20  VAT is a tax added to the value of certain goods (fertiliser) and services (auction fees).  When certain goods and services are sold, VAT is collected by those selling. This money is then sent to HM Revenue and Customs (HMRC)  20

21  Must submit online  You usually submit a VAT Return to HMRC every 3 months.  The VAT Return records things for the accounting period like: ◦ your total sales and purchases ◦ the amount of VAT you owe ◦ the amount of VAT you can reclaim ◦ what your VAT refund from HMRC is  You must submit a VAT Return even if you have no VAT to pay or reclaim. 21

22 Goods and services can be classified into five VAT groups:- 1. Standard rate - currently 20% 2. Reduced rate - currently 5% 3. Zero rate - this is not the same as exempt or outside the scope of VAT (0%) 4. Exempt – no VAT but within the VAT system 5. Outside the scope of VAT

23 23 Vat Categories Summarised 20

24  No need to submit a return  Farmer can claim 4% of the value of outputs sold to VAT registered businesses  4% is not VAT but compensation for not claiming input VAT  Suits farmers with low inputs and no major capital investments 24

25  Financial Statements ◦ Profit & Loss Account ◦ Balance Sheet  Almost all farmers are either Sole Traders or in a Partnership and therefore are not required by law to keep the above accounts, but it is normal practice  Your accountant will advise  Adequate records are needed for completion of Self Assessment tax return and VAT returns

26  The Profit and Loss Account summarises the financial transactions during the accounting period (a year).  A measure of how well the business is performing  Used to calculate the profit generated and the tax due

27 = Sales + Subsidies (including SFP) + Sundry income TOTAL INCOME COST OF SALES Opening valuation (livestock, crops, fodder, feedstuffs and goods in store) + Purchases – Closing valuation - GROSS PROFIT OVERHEADS OR FIXED COSTS NET PROFIT - =

28 = Sales + Subsidies (including SFP) + Sundry receipts TOTAL INCOME COST OF SALES Opening valuation (livestock, crops, fodder, feedstuffs and goods in store) + Purchases – Closing valuation - GROSS PROFIT OVERHEADS OR FIXED COSTS NET PROFIT - =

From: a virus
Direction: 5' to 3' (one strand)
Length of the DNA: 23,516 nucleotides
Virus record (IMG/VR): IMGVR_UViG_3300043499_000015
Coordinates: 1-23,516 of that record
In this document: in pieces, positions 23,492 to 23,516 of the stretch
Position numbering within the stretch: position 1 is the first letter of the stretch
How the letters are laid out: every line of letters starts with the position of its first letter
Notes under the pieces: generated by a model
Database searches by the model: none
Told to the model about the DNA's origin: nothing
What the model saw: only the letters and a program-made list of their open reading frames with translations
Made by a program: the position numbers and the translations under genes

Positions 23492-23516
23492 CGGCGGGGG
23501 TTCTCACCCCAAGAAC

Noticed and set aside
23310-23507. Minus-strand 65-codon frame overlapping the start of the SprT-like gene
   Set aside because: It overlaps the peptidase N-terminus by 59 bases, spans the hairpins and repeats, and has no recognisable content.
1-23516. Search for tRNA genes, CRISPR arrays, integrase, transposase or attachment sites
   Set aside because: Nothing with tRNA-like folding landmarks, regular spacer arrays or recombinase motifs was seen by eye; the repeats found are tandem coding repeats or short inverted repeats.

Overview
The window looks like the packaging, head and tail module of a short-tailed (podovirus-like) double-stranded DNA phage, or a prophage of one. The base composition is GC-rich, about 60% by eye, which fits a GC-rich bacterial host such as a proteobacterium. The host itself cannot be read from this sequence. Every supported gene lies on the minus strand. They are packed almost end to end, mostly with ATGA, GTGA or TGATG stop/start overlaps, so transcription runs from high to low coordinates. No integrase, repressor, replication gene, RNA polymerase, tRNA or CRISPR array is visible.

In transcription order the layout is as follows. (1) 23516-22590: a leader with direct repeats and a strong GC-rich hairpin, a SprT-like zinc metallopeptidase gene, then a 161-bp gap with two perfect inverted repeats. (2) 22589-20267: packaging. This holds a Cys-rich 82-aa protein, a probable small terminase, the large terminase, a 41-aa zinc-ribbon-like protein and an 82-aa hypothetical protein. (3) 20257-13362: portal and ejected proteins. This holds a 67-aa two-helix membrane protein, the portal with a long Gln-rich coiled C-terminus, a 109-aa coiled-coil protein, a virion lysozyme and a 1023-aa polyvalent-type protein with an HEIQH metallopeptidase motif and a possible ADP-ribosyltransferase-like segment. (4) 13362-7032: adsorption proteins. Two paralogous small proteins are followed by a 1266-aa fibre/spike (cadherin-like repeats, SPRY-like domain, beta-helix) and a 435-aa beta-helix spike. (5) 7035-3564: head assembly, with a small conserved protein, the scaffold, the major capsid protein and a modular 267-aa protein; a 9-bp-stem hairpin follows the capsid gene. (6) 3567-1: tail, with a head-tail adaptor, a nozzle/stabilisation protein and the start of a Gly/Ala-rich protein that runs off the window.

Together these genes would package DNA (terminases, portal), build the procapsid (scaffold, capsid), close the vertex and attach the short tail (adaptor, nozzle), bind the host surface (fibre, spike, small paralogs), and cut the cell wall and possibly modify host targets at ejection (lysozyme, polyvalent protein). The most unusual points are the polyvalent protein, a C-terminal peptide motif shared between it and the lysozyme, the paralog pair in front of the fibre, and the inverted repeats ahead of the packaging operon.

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30  Shows the financial position of the farm business.  Only valid on the day it is completed.  Shows what the farmer owns and what he owes. The balance sheet lists:  The ASSETS of the business – fixed and current.  The LIABILITIES of the business – current and long-term.  How the business is FINANCED – its capital.

31 Value of Assets NET WORTH Value of Liabilities - =

32 Value of Assets NET WORTH Value of Liabilities - =

33 LIABILITIES ASSETS Long/medium term liabilitiesFixed assets Mortgage£55,00060 ha £10,000£600,000 Hire purchase£8,000 Machinery and equipment £40,000 Breeding livestock£30,000 Current liabilities Current assets Overdraft£15,000Store cattle£20,000 Merchant creditors£4,000Feed in store£2,500 NET WORTH£610,500 TOTAL LIABILITIES£692,500TOTAL ASSETS£692,500

34  Tax must be paid on earnings and other incomes  You must file a tax return by 31 st January each year  Your accountant can file the return for you or you can do it yourself  You must pay tax on profits  HMRC will not wait for payment!

35  The current official HMRC tax year is from 6 th April 2014 to 5 th April 2015, although businesses can have different tax years.  Tax rates: ◦ Everyone can earn £10,000 per year (Personal Allowance) before tax is applied ◦ Pay 20% on remaining income up to a total of £41,865 ◦ Higher rate of 40% from £41,866 to £150,000 ◦ Additional rate 45% Over £150,000  If the business is a Partnership, each partner has a Personal Allowance

36  Managing your business is crucial to success.  Good financial and physical records are needed to manage and plan properly.  Failing to plan is planning to fail!